THE HID­ING PLACE

Find­ing refuge

Activated - - FRONT PAGE - BY STEVE HEARTS STEVE HEARTS HAS BEEN BLIND SINCE BIRTH. HE IS A WRITER, MU­SI­CIAN, AND MEM­BER OF THE FAM­ILY IN­TER­NA­TIONAL IN NORTH AMER­ICA.

In the tem­pes­tu­ous, stormy mo­ments of our lives, we of­ten fo­cus so in­tently on find­ing a way of es­cape or res­cue that we al­to­gether for­get about the most re­li­able and true source of shel­ter and refuge.

Last night, sleep seemed to to­tally elude me. I had been fac­ing a low mo­ment of dis­cour­age­ment, doubt, and frus­tra­tion. I was rest­less in both mind and body. It was all I could do to pre­vent my thoughts from go­ing places they ought not to go.

It was rain­ing fairly hard out­side. Although in the phys­i­cal I was shel­tered, warm, and dry in­side the house, my spirit felt the ex­act op­po­site. The rain out­side seemed to pour in uni­son with the on­go­ing dif­fi­cul­ties I’ve been fac­ing for a while. In­side, I felt ex­posed and un­pro­tected from the cold winds, soaked to the bone and drenched by the rain that seemed like it would never stop.

I was quickly los­ing my grip on hope, and my faith was flickering low. I told God that I wanted with all my heart to hang on and be faith­ful, but that this would only be pos­si­ble with His help. Then I lay in si­lence for a mo­ment.

The an­swer I re­ceived was rather un­ex­pected. I was guided to lis­ten to the song “Hid­ing Place,” by Steven Curtis Chap­man.

1 I put on the song, not ex­pect­ing much. Af­ter all, I knew it like the back of my hand. Yet, each word seemed to hit the spot like a cup of hot cof­fee on a cold, rainy day, or like the sen­sa­tion one feels when com­ing in from the win­ter cold to a warm place. I’m not ask­ing You to take away my

trou­bles, Lord. ’Cause it’s through the stormy weather I

learn to trust You more. But I thank You for the prom­ise that I

have come to know. Your un­fail­ing love sur­rounds me when

I need it most. You’re my hid­ing place, Safe in Your em­brace, I’m pro­tected from the storm that rages. When the wa­ters rise, And we run to hide, Lord, in You we find our hid­ing place.

As the song con­tin­ued to play, God spoke to me. Are you tak­ing shel­ter in My prom­ises and My love for you? Or are you too busy look­ing and hop­ing for a way of es­cape from all this?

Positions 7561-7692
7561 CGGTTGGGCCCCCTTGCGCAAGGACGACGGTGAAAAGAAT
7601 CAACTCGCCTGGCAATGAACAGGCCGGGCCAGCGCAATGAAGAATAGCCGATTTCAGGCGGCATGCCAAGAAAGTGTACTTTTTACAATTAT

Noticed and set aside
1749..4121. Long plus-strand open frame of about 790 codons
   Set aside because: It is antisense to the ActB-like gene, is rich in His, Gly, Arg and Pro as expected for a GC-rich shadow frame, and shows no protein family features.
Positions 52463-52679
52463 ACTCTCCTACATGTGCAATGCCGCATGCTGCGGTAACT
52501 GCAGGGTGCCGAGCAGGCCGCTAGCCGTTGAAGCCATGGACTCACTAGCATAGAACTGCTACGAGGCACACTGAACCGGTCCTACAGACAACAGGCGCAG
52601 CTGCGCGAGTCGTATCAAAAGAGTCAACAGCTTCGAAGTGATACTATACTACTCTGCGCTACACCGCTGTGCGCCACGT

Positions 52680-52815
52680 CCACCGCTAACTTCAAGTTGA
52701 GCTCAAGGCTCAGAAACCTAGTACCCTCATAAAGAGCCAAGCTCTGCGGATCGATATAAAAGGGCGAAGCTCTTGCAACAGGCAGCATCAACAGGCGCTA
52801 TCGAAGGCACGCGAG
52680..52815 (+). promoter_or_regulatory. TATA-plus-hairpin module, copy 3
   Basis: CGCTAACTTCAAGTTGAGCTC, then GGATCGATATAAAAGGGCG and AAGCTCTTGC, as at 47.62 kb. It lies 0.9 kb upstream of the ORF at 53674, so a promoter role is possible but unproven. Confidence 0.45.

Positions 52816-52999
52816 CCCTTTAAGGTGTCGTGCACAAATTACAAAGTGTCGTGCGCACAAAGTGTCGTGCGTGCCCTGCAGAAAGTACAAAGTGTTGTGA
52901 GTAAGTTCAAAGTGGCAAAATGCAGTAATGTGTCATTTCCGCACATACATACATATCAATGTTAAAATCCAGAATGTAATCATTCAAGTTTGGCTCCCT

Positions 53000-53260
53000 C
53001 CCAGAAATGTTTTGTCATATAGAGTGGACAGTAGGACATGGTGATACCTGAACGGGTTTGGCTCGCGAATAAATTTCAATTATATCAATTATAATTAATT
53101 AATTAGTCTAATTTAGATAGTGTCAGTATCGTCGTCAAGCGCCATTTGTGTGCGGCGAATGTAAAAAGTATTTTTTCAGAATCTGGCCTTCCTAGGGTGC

I had clearly been do­ing the lat­ter. I had been hop­ing and pray­ing to be res­cued from this sit­u­a­tion, in­stead

of us­ing God’s Word and love for me as the shel­ter it was meant to be. No won­der I felt so ex­posed and vul­ner­a­ble.

It’s not that I can’t or won’t bring you out of this sit­u­a­tion some­how, He con­tin­ued to speak to my heart. But mean­while, let Me be the refuge and shel­ter I promised to be for you un­til the storm runs its course.

With these words came flood­ing back a se­ries of prom­ises I have known for as long as I can re­mem­ber:

“God is our refuge and strength, a help al­ways near in times of great trou­ble. That’s why we won’t be afraid when the world falls apart, when the moun­tains crum­ble into the cen­ter of the sea, when its wa­ters roar and rage, when the moun­tains shake be­cause of its surg­ing waves.”

2 “I will take refuge in the shadow of your wings un­til the dis­as­ter has passed.”

3

“The eter­nal God is your refuge, and his ev­er­last­ing arms are un­der you.”

4 None of these prom­ises speak of “res­cue” from trou­ble, although God can and does res­cue us ac­cord­ing to His will. More im­por­tant, He is our “refuge” as we go through tri­als and dif­fi­cul­ties. Just as run­ning into a build­ing dur­ing a storm does not cause the storm to cease; rather, it pro­vides shel­ter un­til the storm runs its course.

With this re­newed per­spec­tive on storms, I can now fully trust and rest in Je­sus to be my refuge and shel­ter for as long as the storm lasts, leav­ing the fi­nal out­come in His hands.

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